Vance is a dispensationalist and "fundamental" baptist, which in my mind isn't much better than some of the better Romanists. These days I only call Presbyterians and other Reformed, Lutherans, and Anglicans "Protestants".... baptists of any stripe are a different breed entirely and while some are faithful Christians, they arent Protestants in any historical sense. Considering Vance's type he may call himself Protestant or be one of those "i'm a baptist not a Protestant" types. Not sure. Yeah, I think he has the "only the New Testament is applicable" thing at its root. I hold to the regulative principle of civil government in some sense though I do not call myself a reconstructionist. This was something I wanted to discuss with you at some point. I suspect Calvin would agree with you. I am more curious (though in bringing this up I don't mean to deny that you would know better than me) whether George Gillespie would considering, though he did hold to the normative principle of civil magistracy (something I'm not in agreement with) he did believe that all of the judicial death penalties were binding in all nations. That said, I'm not sure that would rule out a (fixed and gradual) transition period. I havent fully developed a theory here beyond saying that only those who led the nation into sin can possibly be punished ex post facto from 2 Kings 23. I welcome any thoughts you might have on any of these points.
    76 replies | 942 view(s)
  • Christian Liberty's Avatar
    06-23-2016, 01:37 PM
    Depends on if I'm a rightful authority or not in the nation in question.
    76 replies | 942 view(s)
  • Christian Liberty's Avatar
    06-23-2016, 12:44 PM
    You're talking about different things, but I have in mind 1 Corinthians 5. The church does not refuse to have relationships with sinners in the world, but it totally cuts off the unrepentant among itself. I agree on calling the unbelieving to repentance but that's a different issue And of all people I would think you wouldn't say I'm one that's influenced by our culture. Agreed
    76 replies | 942 view(s)
  • Christian Liberty's Avatar
    06-23-2016, 11:56 AM
    I don't want to sepak for my family because they're evangelicals and thus we don't agree much on theology. But speaking for myself. The church should only discipline those who are a part of it. Thus the church, as the church, should not shun homosexuals, fornicators, etc. unless they are identifying as CHristians. If they are identifying as such we should "not even eat" with them, something that is rarely truly followed. However, families should discipline their households, and civil governments should discipline their subjects, whether they are believers or not. So yes, as a head of household I would not allow anyone to engage in homosexual contact, nor would I allow them to work the sabbath, etc. And yes, if they continually did these things and didn't repent, I would throw them out. I don't necessarily disagree with you on "focus" especially considering how corrupt most of the nation is right now. But that doesn't change the fact that civil magistrates have obligations and "libertarianism" really isnt it in the scripture.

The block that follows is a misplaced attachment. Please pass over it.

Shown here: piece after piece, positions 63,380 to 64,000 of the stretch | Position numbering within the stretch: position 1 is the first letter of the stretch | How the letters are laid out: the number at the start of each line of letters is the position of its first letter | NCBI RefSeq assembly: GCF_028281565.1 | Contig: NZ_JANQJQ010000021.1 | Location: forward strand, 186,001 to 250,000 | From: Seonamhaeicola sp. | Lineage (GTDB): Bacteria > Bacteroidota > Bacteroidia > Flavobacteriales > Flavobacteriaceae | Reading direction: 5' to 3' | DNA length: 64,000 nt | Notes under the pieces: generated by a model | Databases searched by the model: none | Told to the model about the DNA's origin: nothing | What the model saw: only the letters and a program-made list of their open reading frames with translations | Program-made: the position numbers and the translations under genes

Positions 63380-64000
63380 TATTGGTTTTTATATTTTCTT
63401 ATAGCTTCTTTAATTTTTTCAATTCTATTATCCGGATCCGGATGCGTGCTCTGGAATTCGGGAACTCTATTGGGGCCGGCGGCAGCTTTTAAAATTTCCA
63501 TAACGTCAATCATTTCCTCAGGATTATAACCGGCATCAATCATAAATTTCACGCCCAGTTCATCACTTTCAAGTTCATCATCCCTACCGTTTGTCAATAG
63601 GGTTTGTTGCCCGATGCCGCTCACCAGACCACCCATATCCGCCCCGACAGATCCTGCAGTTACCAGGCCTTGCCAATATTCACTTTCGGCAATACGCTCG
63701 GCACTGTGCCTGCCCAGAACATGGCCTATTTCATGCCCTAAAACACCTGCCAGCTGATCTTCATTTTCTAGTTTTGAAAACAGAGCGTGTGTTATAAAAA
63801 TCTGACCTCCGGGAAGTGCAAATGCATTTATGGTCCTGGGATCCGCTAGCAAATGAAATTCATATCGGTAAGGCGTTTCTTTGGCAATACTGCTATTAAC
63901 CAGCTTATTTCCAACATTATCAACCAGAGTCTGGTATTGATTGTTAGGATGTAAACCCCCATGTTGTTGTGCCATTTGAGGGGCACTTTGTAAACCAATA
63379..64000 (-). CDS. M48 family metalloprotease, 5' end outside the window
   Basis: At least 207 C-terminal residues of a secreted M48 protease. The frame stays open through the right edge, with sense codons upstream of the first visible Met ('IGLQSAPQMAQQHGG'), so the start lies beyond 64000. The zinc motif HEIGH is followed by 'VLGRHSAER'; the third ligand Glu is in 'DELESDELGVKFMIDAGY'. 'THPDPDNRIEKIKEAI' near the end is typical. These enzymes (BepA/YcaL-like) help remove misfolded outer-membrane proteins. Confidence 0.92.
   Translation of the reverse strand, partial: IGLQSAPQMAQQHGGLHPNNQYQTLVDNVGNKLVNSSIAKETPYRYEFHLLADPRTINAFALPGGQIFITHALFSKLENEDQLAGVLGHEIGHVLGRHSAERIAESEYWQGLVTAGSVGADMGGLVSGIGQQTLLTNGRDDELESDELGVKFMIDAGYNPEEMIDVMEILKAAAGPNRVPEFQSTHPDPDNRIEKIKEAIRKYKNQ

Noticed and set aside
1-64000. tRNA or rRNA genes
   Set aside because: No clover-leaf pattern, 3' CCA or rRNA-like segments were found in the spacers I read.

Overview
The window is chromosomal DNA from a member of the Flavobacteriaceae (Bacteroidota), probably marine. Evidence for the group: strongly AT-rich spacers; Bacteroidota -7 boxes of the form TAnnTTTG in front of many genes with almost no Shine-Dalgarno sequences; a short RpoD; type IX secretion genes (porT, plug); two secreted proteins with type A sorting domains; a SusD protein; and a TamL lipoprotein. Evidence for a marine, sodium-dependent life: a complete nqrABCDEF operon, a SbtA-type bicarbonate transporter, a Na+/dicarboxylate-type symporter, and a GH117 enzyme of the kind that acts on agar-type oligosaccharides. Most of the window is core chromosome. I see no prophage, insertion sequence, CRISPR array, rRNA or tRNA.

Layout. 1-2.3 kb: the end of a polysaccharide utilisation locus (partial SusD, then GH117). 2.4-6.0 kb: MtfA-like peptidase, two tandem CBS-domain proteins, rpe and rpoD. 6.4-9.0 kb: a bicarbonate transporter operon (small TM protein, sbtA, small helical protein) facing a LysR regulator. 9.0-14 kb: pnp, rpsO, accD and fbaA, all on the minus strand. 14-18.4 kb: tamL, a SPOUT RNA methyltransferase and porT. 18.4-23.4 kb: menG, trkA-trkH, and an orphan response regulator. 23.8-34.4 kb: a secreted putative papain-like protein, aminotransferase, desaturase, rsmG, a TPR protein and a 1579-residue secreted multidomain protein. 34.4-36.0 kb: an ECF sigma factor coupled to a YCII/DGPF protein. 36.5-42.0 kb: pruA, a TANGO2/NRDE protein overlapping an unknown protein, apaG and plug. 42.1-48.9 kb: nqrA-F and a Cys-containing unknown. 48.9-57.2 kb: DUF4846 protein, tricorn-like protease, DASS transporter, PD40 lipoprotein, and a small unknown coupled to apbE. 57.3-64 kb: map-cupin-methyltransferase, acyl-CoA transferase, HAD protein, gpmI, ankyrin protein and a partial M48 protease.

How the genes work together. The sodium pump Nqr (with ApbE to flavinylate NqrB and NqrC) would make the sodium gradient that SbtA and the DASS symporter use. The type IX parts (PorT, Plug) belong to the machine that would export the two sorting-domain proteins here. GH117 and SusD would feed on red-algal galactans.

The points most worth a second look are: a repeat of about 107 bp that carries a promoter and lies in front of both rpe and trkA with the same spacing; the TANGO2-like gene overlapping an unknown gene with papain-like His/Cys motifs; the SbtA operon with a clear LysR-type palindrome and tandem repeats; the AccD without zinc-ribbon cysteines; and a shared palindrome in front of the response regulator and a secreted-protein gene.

76 replies | 942 view(s)
  • Christian Liberty's Avatar
    06-23-2016, 10:43 AM
    To be clear, I'm against the use of prisons as punishment. I'm also against fines being paid TO GOVERNMENT, fines should be paid only to aggreieved parties. Now... I'm with you on parking tickets and things like that, I guess ultimately my contention would be that sexual immorality is not minor and actually brings severe covenantal sanctions against a nation, that though it may not technically fit the libertarian definition of aggression that it does wreck lives and also severely offends God. I know that's not a popular position here, but I'm not advocating wrecking people's lives over minor matter, rather I'm challenging the very definition of minor. In God's mind (as defined by the scriptures) adultery and homosexuality and even fornication is worse than stealing a candy bar, yet every libertarian would use force against the latter. So should the former.
    76 replies | 942 view(s)
  • Christian Liberty's Avatar
    06-22-2016, 03:00 PM
    LOL! True statement 1: Government policy matters. It matters a lot. That is true. True statement 2: You, CL, do not and cannot really affect government policy. That is also very true. Put the two statements together = this is something irrelevant to your life. Irrelevant is the perfect word. If you can't affect it, can't do anything about it, then....... there you have it. He, he, I know! :D [/QUOTE} I'm primarily concerned about this from a theological perspective at the moment. I don't expect to see the BIblical model implemented in my lifetime, though I believe eventually it will be implemented everywhere.